A picture of Helen Kelly
Helen Kelly died this morning, at her home in Wellington. She was 52 years old. She had cancer and had been sick for some time. She will be remembered partly for her work as President of the New Zealand Council of Trade Unions (CTU) from 2007 to 2015. She worked so hard for the rights of workers, especially those in low paid jobs. She wanted everyone to earn enough to have a good life and to be treated well at work. She cared also about the safety of workers, especially those working in forestry and coal mines. After the death of workers killed while cutting down trees in the forest, she visited the families and called for safer practices for forestry workers. She visited and supported the families of the men killed in the Pike River mine accident. These families became close friends and supported her also during the last few weeks of her life.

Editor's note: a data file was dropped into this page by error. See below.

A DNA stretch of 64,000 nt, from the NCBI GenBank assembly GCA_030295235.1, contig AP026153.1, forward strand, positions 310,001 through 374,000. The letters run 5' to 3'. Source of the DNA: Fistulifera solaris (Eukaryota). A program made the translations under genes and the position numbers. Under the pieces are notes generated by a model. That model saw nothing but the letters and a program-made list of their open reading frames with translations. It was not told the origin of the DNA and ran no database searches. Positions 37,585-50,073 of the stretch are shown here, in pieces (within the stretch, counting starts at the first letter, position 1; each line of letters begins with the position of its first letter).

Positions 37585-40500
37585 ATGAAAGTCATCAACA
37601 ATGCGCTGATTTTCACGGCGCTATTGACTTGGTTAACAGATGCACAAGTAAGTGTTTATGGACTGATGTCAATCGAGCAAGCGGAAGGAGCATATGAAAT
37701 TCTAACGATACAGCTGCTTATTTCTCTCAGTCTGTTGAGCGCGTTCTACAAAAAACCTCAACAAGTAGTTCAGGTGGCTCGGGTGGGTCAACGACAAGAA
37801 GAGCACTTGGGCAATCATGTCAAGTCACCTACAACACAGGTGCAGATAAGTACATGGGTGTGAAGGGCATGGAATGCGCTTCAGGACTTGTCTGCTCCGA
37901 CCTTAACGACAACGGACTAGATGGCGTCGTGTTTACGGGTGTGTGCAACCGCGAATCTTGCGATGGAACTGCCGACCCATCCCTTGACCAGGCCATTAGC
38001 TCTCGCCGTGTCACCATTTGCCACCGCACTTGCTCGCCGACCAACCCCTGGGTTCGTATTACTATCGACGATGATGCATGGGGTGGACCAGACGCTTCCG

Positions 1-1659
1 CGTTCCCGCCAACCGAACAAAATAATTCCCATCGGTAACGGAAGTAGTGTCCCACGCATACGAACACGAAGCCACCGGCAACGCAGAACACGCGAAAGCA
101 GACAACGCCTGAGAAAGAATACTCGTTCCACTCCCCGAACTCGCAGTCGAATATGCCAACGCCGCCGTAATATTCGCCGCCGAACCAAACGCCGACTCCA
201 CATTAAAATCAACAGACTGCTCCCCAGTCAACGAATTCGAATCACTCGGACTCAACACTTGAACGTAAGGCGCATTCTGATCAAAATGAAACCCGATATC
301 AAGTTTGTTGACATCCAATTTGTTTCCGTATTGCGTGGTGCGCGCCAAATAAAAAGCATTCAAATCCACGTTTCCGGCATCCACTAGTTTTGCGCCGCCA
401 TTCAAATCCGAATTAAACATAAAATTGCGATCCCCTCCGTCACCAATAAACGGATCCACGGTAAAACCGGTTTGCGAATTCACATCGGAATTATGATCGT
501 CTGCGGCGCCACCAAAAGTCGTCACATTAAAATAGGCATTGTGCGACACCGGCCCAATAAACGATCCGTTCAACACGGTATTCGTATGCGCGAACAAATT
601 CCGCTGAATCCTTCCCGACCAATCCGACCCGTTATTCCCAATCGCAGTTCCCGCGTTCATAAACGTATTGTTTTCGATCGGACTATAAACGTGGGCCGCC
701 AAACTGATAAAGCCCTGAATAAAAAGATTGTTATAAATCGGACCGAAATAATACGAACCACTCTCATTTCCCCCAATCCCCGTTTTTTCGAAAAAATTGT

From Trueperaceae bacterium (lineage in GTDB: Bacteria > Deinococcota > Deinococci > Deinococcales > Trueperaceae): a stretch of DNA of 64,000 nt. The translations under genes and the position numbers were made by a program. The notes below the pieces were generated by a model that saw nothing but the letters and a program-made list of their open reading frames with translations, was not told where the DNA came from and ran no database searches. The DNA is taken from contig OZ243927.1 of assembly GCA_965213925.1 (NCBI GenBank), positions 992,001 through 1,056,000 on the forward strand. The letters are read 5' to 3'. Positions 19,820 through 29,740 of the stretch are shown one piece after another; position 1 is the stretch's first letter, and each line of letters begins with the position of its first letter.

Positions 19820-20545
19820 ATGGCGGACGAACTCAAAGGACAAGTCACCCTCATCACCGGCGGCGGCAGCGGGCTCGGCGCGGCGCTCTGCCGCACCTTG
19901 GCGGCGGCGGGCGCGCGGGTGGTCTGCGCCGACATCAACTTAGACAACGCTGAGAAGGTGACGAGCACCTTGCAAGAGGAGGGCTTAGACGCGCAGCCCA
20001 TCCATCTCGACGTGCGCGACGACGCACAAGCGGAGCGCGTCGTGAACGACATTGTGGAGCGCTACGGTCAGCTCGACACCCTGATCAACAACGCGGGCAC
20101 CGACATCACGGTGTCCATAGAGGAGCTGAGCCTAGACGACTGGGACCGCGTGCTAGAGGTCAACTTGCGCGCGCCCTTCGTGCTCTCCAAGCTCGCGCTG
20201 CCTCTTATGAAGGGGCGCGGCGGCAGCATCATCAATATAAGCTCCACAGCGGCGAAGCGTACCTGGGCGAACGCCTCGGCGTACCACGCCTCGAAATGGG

Her father had been the President of the Wellington Trades Union and her mother was also a strong supporter of workers’ rights so it is not surprising that Helen learnt from an early age to care about people being treated fairly. She was the first woman President of the CTU.
She trained as a teacher but did not teach for long; instead she became the union representative for kindergarten teachers then for primary teachers before representing workers in other unions. She was very intelligent, had a sense of humour and strong compassion for people who lost their jobs, who were poorly paid or poorly treated in their work and for those families who lost loved ones in workplace accidents.
She will also be remembered for campaigning for medical marijuana. She said publicly that she used it to help her sleep and to help against nausea. Medical marijuana is illegal in New Zealand. She said she got her marijuana from Australia. She felt that doctors in New Zealand should be able to prescribe marijuana for those patients who needed it.
The mayor of Wellington said today there will be a public service for Helen next week.
• tribute (n) – praise for someone you admire
• compassion (n) – concern for someone who is suffering
• campaign (v, n) – public action for a purpose
• nausea (n) – sick feeling in the stomach, wanting to vomit
• prescribe (v) – doctors order medicine